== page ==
And it paid to get your head around the details, if you were ever to understand what you were buying. For example, the 900s could have any one of three basic front brake packages, featuring two, four or six pistons per caliper.

Mechanically, the series is generally tough with a reputation for hitting the 200,000km mark without much fuss, particularly if you keep up the oil changes. Synthetic oils were advised.

The one major issue to hit the T300 powerplants was failing starter (or sprag) clutches. Initial diagnosis indicated the early Sagem ECU set-up was at fault, which tried to fire before the starter had a chance to get the engine spinning at the right speed, which meant it sometimes kicked back. The sprag clutch itself eventually came under suspicion as well and was updated.

Many bikes were fixed under warranty and this was often an expensive job – we’re talking a couple of grand. Really, anything that’s still going should be okay. A tip, though: keep the battery well-charged (get a lithium unit) and follow the correct starting procedure, which is no throttle.

Prices on these early revival models have been flat for a long time and really you have to judge each example on its own merits. The really weird thing with this range is the model doesn’t seem to make a huge difference on price. Nearly everything costs Au$5000-8000 depending on condition.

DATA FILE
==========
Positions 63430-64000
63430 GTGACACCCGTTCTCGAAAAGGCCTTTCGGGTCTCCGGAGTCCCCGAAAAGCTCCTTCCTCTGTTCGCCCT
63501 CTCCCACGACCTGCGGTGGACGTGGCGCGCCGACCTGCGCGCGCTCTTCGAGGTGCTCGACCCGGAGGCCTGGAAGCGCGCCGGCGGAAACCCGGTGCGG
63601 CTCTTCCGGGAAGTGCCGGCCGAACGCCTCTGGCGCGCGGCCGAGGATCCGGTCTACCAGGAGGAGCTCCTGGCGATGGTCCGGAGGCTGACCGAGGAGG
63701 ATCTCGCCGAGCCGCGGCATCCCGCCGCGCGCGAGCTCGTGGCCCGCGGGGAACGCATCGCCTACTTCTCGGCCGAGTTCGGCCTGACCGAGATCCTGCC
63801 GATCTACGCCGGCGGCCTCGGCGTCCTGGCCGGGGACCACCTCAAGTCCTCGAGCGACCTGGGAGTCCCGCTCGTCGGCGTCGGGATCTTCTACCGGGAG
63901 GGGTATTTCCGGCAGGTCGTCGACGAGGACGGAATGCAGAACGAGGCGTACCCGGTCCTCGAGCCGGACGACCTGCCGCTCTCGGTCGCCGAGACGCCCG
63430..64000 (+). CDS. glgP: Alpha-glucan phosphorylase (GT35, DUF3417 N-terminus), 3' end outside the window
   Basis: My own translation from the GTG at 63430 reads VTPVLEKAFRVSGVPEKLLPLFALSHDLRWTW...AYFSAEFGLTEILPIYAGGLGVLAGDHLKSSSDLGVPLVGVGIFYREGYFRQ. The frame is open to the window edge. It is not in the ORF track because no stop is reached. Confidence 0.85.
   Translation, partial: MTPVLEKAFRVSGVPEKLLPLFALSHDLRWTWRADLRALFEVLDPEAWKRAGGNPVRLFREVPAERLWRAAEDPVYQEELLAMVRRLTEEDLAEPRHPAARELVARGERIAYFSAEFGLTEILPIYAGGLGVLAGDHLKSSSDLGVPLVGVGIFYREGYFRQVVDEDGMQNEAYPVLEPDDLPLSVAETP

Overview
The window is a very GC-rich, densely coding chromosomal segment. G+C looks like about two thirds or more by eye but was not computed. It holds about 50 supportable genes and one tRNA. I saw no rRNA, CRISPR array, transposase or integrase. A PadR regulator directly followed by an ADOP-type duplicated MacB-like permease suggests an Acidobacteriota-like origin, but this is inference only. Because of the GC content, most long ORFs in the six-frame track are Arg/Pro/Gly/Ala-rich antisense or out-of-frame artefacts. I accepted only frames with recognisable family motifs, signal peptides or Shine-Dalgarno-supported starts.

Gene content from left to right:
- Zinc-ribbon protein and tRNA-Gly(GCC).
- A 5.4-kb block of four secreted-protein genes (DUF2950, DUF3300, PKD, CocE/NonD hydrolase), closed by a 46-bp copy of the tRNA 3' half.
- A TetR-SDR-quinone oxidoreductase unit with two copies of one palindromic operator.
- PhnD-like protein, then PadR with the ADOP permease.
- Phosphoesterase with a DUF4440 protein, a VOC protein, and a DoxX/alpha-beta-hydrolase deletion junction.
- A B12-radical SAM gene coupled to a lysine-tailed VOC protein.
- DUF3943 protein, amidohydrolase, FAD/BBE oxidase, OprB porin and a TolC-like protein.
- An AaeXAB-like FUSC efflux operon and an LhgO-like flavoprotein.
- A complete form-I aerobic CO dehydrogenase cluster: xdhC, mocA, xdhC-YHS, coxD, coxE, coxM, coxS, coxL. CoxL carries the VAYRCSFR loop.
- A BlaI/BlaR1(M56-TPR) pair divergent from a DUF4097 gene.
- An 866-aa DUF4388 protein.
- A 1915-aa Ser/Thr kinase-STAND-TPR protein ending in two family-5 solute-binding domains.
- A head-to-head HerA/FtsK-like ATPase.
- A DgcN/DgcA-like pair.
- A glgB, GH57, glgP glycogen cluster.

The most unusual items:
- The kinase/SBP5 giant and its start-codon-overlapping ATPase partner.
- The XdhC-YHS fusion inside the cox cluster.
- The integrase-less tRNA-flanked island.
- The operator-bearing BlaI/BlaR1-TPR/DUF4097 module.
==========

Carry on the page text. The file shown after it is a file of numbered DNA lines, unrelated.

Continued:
The one exception is the Super III, and they don’t appear for sale very often. A good one here will be low to mid teens, though I’ve seen rough ones overseas for half that.

What to buy? The bikes I see gaining over the long term are:
Speed Triple, because it looks the goods;
Tiger 900 (good luck finding a clean and original one) because there’s a lot of affection out there in adventure tourer land for the ‘Steamer’;
Daytona Super III, because of its rarity and status as the premium model;
Daytona 1000, because of its relative rarity;
Daytona 1200, because it was the most powerful and fastest four-cylinder motorcycle Triumph ever made.

There’s a chance none of them will make you rich, but these things have that carved out-of-billet feel about them. They’re tough, were very well finished for their time and represent a critical stage in the company’s history.

Triumph along the way made a lot of people very happy with these things. As the owner of two examples, I can vouch for the fact that remains the case, some 25 years after they were made…


Triumph T300 series

Our two Daytonas
Though I’ve owned others, the two remaining Hinckley T300s in my shed are a Daytona 1200 plus a Super III.

They’re essentially the same motorcycle, except for the carbon fibre dripping off the Super III and the extra cylinder on the 1200.